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    Area Attractions And Activities

    Sol Duc Campground RV Park Olympic National Park

    The Olympic Peninsula is rich with outdoors pleasures. The Olympic National Forest virtually surrounds the park and offers outstanding outdoors opportunities. Also, there are a number of Washington State Parks on the peninsula. They have great campgrounds and scenic beauties that rival Olympics wonders. For detailed information on the Olympic Peninsulas towns, waters and visitors facilities consult the links listed below.

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    Log Cabin Resort Rv & Campground

    Log Cabin Resort offers a variety of campsites next to Lake Crescent including full hook-up RV sites, group tent camping , bike-in tent sites, and ADA tent sites.

    • 2022 Season: May 20 – September 25
    • Please call 888-896-3818 to reserve a tent camping or RV site.
    • Sites and Fees: 38 total sites, $25-$44 per night depending on campsite and amenities
    • RVs: Sites for up to 35 feet. RV sites offer full hookups with electricity and sewer.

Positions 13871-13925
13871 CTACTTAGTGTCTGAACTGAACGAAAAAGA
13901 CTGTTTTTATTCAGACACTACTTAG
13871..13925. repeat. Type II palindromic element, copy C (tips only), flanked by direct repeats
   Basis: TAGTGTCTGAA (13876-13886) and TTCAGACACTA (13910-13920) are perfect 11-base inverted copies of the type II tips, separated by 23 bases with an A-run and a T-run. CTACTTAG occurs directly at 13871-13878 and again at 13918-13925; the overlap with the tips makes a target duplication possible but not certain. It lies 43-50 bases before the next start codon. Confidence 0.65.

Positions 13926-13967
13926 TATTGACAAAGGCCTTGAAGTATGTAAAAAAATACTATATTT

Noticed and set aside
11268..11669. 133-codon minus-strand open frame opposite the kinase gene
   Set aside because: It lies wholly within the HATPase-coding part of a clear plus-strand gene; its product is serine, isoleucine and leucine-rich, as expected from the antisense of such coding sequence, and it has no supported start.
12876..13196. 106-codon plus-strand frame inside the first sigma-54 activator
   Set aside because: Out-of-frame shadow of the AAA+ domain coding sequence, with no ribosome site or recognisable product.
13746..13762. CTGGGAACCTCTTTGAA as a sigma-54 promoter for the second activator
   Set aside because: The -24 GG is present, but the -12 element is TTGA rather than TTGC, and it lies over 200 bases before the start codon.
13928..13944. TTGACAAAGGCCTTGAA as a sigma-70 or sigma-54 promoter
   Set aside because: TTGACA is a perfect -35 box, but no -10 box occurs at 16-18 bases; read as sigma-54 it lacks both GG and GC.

• Facilities: Restrooms with flush toilets and showers potable water laundry.
    • More information on amenities and the check-in process is available on the Log Cabin Resort website.

    History Of Olympic National Park

    Native Americans were the first to enjoy the abundant fish and game of the region, doing so for thousands of years before European settlers brought devastating diseases with them. So, by the time these outsiders arrived, the indigenous peoples were all but gone. These new pioneers established logging operations in the late 1800s, as growing communities in the west required more construction material.

    It only took a few years of clear-cutting for locals to realize their natural resources needed protection. Talk of making the Olympic Peninsula a national park started in 1890, and by 1897 the Olympic National Forest had been named, giving the forests some safeguards against overuse. Even President Theodore Roosevelt attempted to protect his namesake Roosevelt elk in the region by designating Mount Olympus National Monument in 1909.

    It took more public pressure to convince Franklin Roosevelt to finally sign the Olympic National Park declaration into law in 1938. Today arguments still continue over logging rights outside the park boundaries, but the old growth forests, rocky beaches, and snow-covered mountain peaks are on display for all to enjoy.